Wait for the EOB
EOB stands for Explanation of Benefits.
It’s the form from your insurance company that shows how much your healthcare provider was reimbursed for your office visit, lab work, x-rays, etc.
Typically it arrives at your house before the individual bills from the provider, which show the balance owing, or what you are expected to pay.
Keep this in mind: Don’t pay a medical bill until you’ve compared the services and charges to your EOB!
Insurance claims can be wrong
A few months ago my husband had his annual physical. About a week before his visit, he had blood drawn for his routine labs. He likes to schedule it this way because then the test results are available at his physical, and he and his doctor can review them face-to-face.
Related post: Question “routine” labs
As usual, he coordinated this with his physician’s office staff.
Well, a couple weeks after his visit the EOB arrived in the mail. Because I’m in charge of all things health related in our family, I went ahead and opened it.
I immediately knew something was wrong. Most of his blood tests should have been covered at no charge as part of his preventive exam. Instead, the EOB showed us owing a balance of almost $200!
I called our insurance company’s customer service and was told the all-important billing codes were wrong. Most likely the doctor’s office staff hadn’t reported them correctly when ordering my husband’s tests.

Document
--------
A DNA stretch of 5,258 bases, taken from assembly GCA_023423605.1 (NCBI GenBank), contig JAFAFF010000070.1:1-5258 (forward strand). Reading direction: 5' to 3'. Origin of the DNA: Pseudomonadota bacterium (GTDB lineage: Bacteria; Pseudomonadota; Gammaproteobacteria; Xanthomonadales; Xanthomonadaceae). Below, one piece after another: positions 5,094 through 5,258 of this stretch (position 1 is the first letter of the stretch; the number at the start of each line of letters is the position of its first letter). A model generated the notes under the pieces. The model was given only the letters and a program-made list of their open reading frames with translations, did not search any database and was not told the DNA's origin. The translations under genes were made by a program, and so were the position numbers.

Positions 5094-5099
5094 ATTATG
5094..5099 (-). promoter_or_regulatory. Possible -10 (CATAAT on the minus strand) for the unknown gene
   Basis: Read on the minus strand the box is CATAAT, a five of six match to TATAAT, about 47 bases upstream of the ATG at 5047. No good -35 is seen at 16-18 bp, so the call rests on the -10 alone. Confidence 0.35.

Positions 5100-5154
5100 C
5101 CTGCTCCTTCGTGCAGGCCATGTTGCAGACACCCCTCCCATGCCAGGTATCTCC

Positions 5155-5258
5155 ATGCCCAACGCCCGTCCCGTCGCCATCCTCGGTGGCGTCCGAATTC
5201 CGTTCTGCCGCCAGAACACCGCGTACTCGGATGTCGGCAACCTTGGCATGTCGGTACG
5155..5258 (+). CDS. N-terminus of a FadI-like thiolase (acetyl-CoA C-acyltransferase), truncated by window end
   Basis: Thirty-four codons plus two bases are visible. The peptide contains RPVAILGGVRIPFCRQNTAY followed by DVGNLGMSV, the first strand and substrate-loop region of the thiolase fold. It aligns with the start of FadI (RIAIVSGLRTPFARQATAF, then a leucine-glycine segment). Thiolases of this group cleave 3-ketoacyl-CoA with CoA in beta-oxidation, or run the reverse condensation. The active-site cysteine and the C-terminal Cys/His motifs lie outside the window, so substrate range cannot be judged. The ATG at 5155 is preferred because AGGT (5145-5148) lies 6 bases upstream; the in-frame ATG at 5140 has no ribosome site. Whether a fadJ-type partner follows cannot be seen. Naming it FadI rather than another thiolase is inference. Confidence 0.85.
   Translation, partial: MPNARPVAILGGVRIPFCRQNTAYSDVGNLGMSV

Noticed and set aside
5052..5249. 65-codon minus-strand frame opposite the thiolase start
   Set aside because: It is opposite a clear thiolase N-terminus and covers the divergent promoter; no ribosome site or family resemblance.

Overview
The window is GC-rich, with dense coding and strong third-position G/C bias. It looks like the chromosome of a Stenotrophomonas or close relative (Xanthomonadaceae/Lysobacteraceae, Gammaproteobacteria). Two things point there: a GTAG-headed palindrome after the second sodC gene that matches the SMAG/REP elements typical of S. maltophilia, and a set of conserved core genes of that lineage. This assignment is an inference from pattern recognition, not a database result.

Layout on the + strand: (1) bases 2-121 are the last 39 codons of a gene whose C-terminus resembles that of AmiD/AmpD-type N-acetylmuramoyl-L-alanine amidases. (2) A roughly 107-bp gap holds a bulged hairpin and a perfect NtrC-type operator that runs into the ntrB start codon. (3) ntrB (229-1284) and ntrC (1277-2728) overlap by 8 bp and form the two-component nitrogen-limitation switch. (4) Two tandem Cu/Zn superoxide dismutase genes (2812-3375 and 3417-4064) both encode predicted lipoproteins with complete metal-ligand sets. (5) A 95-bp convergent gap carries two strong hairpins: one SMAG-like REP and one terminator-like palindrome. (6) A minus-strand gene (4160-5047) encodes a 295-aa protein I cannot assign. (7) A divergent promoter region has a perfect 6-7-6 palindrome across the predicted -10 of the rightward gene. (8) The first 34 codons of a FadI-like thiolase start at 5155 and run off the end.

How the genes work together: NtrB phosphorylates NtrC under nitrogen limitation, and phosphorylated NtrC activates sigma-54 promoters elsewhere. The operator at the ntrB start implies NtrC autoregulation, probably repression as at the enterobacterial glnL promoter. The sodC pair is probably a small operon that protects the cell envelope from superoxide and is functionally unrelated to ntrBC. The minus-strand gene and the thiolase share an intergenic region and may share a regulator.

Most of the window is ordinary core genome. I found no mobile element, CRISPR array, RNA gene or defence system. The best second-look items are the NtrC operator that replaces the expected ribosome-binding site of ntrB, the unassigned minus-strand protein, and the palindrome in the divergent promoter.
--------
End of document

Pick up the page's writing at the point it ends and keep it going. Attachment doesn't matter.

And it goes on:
Then I called the physician’s billing office, but was told they couldn’t do anything about it. My husband would have to contact his doctor directly and ask him to resubmit the charges with the correct codes.
Or as she helpfully put it, “Well…you could try asking his doctor…otherwise, I guess you’ll just have to chalk it up to experience so it doesn’t happen again.”
Not good enough. This was not our fault.
We hated to bother his doctor with this type of paperwork, but it was the principle of it all—and $200!
So my husband contacted his doctor, who was also not very hopeful. He really wasn’t sure which tests would be covered by the preventive care benefit. Still, he agreed to resubmit the claim.
Don’t pay before you get the EOB!
Then my husband confessed to me that the bill from the lab had already arrived and he had already paid it. He thought he was saving me time by just taking care of it himself.
This added another wrinkle to the situation. We not only had to get the claim resubmitted and reviewed, but if the insurance company changed the EOB in our favor, we would have to make sure we were reimbursed what we had already paid.
As I write this post, I just received the new EOB showing that we owe $0.00. However, we still haven’t been reimbursed, so will have to take more time to follow through on this in the upcoming weeks.
A lot of time could have been saved if my husband (bless his heart for wanting to save me some trouble) had just waited until the EOB arrived in the mail! I teased him that Mr. Frugal Nurse should know better by now 😘
If you find yourself in a similar predicament, don’t be put off by your insurance company or provider’s apathetic response. It is your provider’s responsibility to code the claims properly, so hold their feet to the fire even if it takes some time and effort on your part.
Of course, the best case would be to double check for the correct codes before any healthcare service.
It’s not always possible, I know, and EOBs can be incredibly lengthy for surgeries and hospitalizations. Still, check each line item as carefully as you can and flag any charge you think is a mistake or you don’t understand.
It’s too bad that these details fall to the patient now, but that’s just the way it is.
Buyer (patient) beware!